Hello World! with Images

Introduction

In this tutorial, we'll go through the essential steps for creating an OpenCV application. You'll see how to load an image into memory. And how to display it on screen. Along with this you'll also see some dirty work that needs to be done in order to compile OpenCV programs successfully.

Step 1: Create a new project

Create a new Win32 Console Application named Hello.

Click OK. Accept the defaults. You'll end up with a bare project with a file named Hello.cpp. Open it, and we're ready for step 2.

Step 2: The code

At the very top of the file Hello.cpp, add the following lines of code:

#include <cv.h>
#include <highgui.h>

This two lines include the main OpenCV headers and HighGUI (a library that lets you display windows).

Then, edit the main function:

int main()
{

and add this line to it:

    IplImage* img = cvLoadImage("C:\\\\hello.jpg");

IplImage is a structure pre-defined in the OpenCV libraries. It used by OpenCV to store an image and contains information about it, like its height, width, etc, and a pointer to the actual image data.

Then add these lines to the main function:

    cvNamedWindow("myfirstwindow");

    cvShowImage("myfirstwindow", img);

These two lines use the HighGUI functions cvNamedWindow and cvShowImage. cvNamedWindow creates a new window with the specified title. And you always refer to a window using its title. In this case, its title is myfirstwindow.

cvShowImage does what you think it does... it displays the image passed to it in the given window.

Now, add these lines:

    cvWaitKey(0);
    cvReleaseImage(&img);
    return 0;

}

cvWaitKey is another HighGUI function. It waits for the given number of miliseconds for a key press, and returns the code of the key pressed. If the given time is 0 miliseconds, or less, it waits till eternity.

cvReleaseImage releases the memory allocated to an image. It is a good practice to always release images. Otherwise, you might end up using HUGE amounts of memory, for no reason. Notice the ampersand before img.

Just as a checkpoint, your code must look like this:

Everything is case sensitive, so make sure you've got it all right.

Also, I've placed a file called hello.jpg in the C drive on my computer. You might want to place one too. I used this file, just in case you want:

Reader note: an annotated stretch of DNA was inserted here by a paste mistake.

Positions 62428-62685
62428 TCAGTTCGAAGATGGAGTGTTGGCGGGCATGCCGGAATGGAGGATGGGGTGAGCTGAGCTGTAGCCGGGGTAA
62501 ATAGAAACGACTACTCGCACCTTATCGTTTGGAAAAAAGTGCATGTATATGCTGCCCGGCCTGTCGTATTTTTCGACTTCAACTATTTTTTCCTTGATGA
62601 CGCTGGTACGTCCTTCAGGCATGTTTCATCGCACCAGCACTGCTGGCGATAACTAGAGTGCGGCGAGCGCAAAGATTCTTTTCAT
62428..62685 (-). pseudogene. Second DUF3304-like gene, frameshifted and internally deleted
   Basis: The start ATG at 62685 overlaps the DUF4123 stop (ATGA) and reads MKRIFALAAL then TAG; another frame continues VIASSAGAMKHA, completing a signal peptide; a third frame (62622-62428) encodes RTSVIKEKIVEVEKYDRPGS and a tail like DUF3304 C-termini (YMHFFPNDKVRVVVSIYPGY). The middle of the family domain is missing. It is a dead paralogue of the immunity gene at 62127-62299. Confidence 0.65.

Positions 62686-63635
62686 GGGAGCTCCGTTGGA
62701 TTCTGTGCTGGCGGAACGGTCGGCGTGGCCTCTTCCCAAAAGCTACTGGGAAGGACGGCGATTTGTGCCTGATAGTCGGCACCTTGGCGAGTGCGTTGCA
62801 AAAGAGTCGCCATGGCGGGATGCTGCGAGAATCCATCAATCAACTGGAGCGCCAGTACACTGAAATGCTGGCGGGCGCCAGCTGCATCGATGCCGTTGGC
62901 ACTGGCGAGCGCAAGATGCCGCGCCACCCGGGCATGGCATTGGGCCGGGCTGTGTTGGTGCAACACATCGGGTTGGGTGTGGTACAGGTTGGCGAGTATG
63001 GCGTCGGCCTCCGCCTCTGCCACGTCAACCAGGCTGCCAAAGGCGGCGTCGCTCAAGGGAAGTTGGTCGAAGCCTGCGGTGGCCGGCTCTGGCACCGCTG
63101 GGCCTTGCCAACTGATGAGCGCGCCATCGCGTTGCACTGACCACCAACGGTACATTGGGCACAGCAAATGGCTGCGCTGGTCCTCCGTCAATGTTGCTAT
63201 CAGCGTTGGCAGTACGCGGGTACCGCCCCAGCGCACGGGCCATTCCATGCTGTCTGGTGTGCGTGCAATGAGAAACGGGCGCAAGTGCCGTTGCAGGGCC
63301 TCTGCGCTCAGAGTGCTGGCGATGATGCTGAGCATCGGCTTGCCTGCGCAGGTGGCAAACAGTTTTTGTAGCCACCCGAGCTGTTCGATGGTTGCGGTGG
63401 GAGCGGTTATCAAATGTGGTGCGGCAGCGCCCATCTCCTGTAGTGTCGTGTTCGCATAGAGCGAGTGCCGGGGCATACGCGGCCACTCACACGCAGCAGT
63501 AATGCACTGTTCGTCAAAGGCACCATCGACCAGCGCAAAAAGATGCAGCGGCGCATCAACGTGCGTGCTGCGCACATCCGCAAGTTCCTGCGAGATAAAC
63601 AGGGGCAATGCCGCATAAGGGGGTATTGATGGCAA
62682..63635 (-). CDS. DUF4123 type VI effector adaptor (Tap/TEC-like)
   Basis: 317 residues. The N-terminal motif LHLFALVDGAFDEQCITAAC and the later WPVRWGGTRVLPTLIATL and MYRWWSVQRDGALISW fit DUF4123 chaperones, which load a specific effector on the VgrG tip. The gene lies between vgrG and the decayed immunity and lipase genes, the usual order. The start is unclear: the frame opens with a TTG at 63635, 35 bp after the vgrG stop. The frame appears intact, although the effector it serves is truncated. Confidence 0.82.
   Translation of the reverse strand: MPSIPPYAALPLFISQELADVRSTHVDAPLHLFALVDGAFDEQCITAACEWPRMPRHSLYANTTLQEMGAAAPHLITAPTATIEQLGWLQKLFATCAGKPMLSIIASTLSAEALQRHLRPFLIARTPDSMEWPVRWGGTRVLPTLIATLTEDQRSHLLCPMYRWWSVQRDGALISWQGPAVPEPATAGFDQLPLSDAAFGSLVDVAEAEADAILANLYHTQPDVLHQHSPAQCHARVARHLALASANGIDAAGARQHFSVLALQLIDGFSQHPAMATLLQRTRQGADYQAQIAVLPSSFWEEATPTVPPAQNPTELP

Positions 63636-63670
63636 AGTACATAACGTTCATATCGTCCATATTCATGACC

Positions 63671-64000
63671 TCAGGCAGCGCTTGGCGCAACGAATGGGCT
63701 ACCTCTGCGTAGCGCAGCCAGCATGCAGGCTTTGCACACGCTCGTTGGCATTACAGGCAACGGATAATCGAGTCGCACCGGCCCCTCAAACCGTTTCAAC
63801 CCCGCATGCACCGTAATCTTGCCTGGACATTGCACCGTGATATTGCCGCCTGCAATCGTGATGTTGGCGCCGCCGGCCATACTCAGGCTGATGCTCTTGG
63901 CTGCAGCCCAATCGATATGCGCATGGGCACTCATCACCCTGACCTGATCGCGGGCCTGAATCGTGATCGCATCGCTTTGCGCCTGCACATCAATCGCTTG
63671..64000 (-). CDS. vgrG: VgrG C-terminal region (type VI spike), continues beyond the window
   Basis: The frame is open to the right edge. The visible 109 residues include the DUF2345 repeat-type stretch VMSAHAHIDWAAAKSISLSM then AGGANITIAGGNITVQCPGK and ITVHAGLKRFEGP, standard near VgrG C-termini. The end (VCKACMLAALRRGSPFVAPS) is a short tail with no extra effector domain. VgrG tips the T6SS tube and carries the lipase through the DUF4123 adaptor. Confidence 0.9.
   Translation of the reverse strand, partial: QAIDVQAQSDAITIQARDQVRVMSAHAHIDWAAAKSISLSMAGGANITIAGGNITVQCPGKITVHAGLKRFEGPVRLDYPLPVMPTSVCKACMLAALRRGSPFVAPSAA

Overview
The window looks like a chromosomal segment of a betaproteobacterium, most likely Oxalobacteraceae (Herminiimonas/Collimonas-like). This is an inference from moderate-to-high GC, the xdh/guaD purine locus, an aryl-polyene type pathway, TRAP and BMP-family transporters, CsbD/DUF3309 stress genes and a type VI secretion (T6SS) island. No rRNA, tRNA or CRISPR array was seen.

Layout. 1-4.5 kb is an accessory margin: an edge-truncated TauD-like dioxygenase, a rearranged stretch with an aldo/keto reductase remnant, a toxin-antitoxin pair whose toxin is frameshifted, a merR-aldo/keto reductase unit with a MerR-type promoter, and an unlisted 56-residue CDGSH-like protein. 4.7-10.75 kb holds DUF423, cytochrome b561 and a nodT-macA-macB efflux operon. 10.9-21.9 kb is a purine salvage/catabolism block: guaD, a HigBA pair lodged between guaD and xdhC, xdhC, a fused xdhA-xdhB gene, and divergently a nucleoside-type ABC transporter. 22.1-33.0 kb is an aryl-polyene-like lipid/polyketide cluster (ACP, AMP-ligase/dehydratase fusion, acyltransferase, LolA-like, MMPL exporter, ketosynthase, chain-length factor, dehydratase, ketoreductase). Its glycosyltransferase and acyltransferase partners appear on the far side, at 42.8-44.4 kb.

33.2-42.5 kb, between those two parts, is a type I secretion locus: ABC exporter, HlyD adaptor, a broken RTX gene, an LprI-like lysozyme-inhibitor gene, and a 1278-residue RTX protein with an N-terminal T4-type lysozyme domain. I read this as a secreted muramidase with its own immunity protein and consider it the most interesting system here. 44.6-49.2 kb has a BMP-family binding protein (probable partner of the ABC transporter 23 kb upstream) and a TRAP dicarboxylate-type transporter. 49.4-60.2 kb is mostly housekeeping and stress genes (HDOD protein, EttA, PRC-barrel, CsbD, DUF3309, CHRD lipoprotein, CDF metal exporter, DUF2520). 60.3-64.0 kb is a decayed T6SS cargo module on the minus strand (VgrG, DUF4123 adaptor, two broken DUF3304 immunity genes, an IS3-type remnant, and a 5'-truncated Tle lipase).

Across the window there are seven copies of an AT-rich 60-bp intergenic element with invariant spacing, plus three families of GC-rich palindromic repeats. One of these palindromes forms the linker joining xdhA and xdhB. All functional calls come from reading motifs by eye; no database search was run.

Step 3: Telling it to use OpenCV

Uptill now, we've included the OpenCV header files. But these header files just have informations about which function takes which parameters. They don't have any code which actually manipulates images.

All that code is stored within library files. So we need to include those as well. To do that, go to Project > Hello Properties.

Then go to Configuration Properties > Linker > Input, and put the following piece of text in the Additional Dependencies: "cv.lib cvaux.lib cxcore.lib highgui.lib", without the quotes of course.

Note: I'm assuming you added the directories as shown in the previous step, Installing and getting OpenCV running.

Step 4: Execution and a bit of analysis

Finally, if everything went right, compile it. You should get no warnings or errors. If you do, make sure your code is exactly the same as in the picture above. Check the case too.

Here's the output I got:

If you get an error saying that some DLL was not found, go to the BIN folder in your OpenCV directory and copy all the DLL files there into C:\\Windows\\System32. That should make it work. If not, try copying them into C:\\Windows\\System\\

We created a console application, so we got a console. You can use this console the usual way (like using scanf to input, printf to print out things, etc).

We loaded a JPG file from the disk. cvLoadImage is a really powerful function... reading a JPG file is actually a lot of work, but all of that has been encapsulated into this single function. You can also use other file formats too. Currently supported formats include:

  • Windows bitmaps - BMP, DIB
  • JPEG files - JPEG, JPG, JPE;
  • Portable Network Graphics - PNG;
  • Portable image format - PBM, PGM, PPM;
  • Sun rasters - SR, RAS;
  • TIFF files - TIFF, TIF;
  • OpenEXR HDR images - EXR;
  • JPEG 2000 images - jp2.

And this single function returns a IplImage, irrespective of the type of image loaded.

Next, we created a window with the title "myfirstwindow" and displayed the picture in it. And then we wait till eternity for a key press. If we remove this line, you window will flash, and it will instantly close. Try it out yourself.

And finally, we released the memory allocated for the image.

Next Parts

This post is a part of an article series on OpenCV for Beginners

  1. Why OpenCV?
  2. Installing and getting OpenCV running
  3. Hello, World! With Images!
  4. Filtering Images
  5. Capturing Images
  6. HighGUI: Creating Interfaces


Utkarsh Sinha created AI Shack in 2010 and has since been working on computer vision and related fields. He is currently at Carnegie Mellon University studying computer vision.